I was self-funded in the final two years of my career, as I had started making reasonable money on the speaking circuit.
Do you have time for personal financial planning?
I have a financial adviser but I’m quite lazy. I put everything on to direct debit. I am not very easy to sell any product or service to, but once I buy I tend to stick with it. I do keep an eye on interest and mortgage rates, but not obsessively.
What has been your basic career strategy?
I did not have one really. Initially, I chose to swim because I wanted to see how good I could be. Then I kept finding other ways I could become better at it. I think I almost got to the point where I was unemployable, as I did not have a profession outside swimming. I consider myself fortunate that I found a product I could sell, which turned out to be myself.
Do you want to carry on till you drop?
I really want to aim for a balance, because my father died at 57 of a stroke. I don’t intend to carry on for the sake of it, having made an awful lot of sacrifices in the past. I want to spend more time with my friends and family. I can see myself working until I drop, but it is more likely to be on my own terms, rather than because I have to.
Have you made any pension provision?
I’m having a pension holiday, as my focus right now is reducing my debt, renovating my house, and renting out my investment property, a flat in a converted church in Manchester. Though I’m ambivalent about my pension, I will pay into it again.
What is your commitment to charity?
I have been a supporter of the Teenage Cancer Trust for 20 years, and I am on the board of the Youth Sport Trust. I am also a patron of the Bone Cancer Research Trust, and the Bone Cancer Awareness Trust. I reckon that over 20 years I have helped to raise at least £1m for these charities, either directly by my own endeavours, or indirectly by encouraging some of my clients to make donations.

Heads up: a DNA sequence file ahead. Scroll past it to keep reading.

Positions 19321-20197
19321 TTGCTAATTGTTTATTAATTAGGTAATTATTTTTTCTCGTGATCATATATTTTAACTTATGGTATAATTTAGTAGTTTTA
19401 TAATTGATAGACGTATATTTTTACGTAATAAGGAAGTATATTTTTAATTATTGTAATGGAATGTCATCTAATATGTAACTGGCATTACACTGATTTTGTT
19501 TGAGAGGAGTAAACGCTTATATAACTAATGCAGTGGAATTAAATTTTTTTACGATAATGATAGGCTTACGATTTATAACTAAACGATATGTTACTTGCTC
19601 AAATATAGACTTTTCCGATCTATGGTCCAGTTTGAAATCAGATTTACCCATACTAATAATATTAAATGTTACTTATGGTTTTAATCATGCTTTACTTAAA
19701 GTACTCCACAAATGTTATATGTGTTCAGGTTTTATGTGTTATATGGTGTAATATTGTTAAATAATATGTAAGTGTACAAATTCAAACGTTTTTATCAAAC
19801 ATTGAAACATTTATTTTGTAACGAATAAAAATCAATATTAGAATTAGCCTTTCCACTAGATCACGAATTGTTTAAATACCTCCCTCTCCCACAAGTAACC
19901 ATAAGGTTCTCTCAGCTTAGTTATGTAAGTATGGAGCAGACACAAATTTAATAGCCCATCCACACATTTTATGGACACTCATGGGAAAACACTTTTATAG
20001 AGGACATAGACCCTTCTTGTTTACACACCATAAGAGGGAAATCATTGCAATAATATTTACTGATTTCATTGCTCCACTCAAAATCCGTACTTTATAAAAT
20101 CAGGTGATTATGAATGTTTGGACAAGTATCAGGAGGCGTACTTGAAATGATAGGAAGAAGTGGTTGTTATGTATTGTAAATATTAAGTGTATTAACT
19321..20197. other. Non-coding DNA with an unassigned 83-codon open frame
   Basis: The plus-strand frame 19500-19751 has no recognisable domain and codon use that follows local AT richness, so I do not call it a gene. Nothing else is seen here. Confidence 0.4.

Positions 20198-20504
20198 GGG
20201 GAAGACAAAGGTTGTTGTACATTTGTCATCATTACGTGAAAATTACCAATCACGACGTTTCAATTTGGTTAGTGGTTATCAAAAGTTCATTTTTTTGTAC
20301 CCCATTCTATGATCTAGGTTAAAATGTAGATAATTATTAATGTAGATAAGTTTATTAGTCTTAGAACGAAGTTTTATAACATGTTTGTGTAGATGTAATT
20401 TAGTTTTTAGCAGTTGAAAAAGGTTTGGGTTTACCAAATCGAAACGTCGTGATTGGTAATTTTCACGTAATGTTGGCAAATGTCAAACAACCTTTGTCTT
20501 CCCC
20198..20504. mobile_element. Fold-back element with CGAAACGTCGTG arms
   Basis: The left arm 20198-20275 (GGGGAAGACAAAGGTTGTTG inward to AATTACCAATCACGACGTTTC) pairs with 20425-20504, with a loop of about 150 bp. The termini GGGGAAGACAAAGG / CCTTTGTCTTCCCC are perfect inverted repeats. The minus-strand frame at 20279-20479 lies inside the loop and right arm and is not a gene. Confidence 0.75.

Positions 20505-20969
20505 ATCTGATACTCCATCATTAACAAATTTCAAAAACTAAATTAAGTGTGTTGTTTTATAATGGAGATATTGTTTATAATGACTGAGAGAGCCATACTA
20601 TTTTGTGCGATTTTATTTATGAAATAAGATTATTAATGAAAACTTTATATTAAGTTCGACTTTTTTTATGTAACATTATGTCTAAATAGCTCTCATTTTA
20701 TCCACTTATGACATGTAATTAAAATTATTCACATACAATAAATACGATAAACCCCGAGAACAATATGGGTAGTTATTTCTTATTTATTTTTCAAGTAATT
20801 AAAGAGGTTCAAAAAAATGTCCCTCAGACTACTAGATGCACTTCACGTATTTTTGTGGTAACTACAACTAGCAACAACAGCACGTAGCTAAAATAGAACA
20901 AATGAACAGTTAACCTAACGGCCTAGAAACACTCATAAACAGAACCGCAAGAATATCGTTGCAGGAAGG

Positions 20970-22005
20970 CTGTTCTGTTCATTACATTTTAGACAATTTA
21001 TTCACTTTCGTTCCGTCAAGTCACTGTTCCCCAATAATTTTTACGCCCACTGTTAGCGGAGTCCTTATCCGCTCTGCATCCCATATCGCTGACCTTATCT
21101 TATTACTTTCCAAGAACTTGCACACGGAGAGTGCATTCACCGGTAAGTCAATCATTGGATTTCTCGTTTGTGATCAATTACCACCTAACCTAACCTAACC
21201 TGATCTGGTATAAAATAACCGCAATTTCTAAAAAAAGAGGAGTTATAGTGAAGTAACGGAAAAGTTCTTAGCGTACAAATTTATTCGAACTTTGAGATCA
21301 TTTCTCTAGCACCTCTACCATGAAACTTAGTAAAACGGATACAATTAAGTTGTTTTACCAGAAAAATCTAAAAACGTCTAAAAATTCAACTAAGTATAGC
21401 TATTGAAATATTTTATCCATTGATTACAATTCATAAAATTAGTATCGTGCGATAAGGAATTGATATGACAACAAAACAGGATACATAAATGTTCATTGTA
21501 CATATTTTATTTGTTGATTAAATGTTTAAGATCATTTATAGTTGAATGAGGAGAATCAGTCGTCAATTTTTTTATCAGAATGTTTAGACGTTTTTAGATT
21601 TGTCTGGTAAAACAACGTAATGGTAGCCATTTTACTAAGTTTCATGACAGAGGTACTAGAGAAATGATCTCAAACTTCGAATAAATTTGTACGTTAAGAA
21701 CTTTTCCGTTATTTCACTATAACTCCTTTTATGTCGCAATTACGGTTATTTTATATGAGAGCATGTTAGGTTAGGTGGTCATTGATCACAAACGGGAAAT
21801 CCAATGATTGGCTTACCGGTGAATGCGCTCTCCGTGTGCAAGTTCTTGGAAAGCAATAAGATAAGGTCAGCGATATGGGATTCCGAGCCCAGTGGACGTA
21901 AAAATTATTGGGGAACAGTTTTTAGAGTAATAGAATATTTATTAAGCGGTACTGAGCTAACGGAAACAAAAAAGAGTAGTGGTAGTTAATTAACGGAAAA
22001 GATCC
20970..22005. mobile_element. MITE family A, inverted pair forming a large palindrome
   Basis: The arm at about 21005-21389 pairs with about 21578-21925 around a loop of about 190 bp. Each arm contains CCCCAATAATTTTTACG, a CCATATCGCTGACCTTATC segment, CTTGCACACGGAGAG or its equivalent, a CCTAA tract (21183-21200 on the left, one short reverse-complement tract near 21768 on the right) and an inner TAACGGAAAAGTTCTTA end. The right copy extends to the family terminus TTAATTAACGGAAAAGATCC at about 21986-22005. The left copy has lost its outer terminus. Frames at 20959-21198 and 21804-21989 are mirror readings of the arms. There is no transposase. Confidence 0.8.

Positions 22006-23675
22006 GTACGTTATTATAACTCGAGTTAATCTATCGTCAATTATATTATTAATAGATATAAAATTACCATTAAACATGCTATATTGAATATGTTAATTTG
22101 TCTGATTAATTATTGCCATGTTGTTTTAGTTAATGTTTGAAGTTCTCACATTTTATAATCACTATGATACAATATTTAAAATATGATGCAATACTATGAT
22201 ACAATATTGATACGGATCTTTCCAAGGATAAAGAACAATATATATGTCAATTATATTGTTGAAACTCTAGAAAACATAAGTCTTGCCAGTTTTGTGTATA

Do you allow yourself the odd indulgence?
I did actually buy myself an Aston Martin about five years ago. I really loved driving it, but then we had our first child, and it was impossible for the three of us to travel in the same vehicle. The other indulgence is heating our open-air swimming pool to a higher temperature than the local authority pool.
Have you made a will?
I made a will in my late 30s, as before then I had no income and few possessions. Currently, I’ll leave everything to my family. However, if my income continues to rise, there will be some money for good causes too.
Your most prudent investment?
It is probably where we live, an eight-bedroom house in 1.7 acres, with a swimming pool and tennis court. It’s an investment in my family’s way of life, which is more important than a financial investment. I came to the property market quite late, towards the end of my swimming career, because I could not easily get a mortgage when I was a full-time athlete.
What is your money-saving tip in the recession?
If you haven’t got it, don’t spend it. I only use a debit card. I have never had a credit card, which made it harder to secure a mortgage. It struck me as odd that I have to prove that I owed money so that I could borrow to owe even more!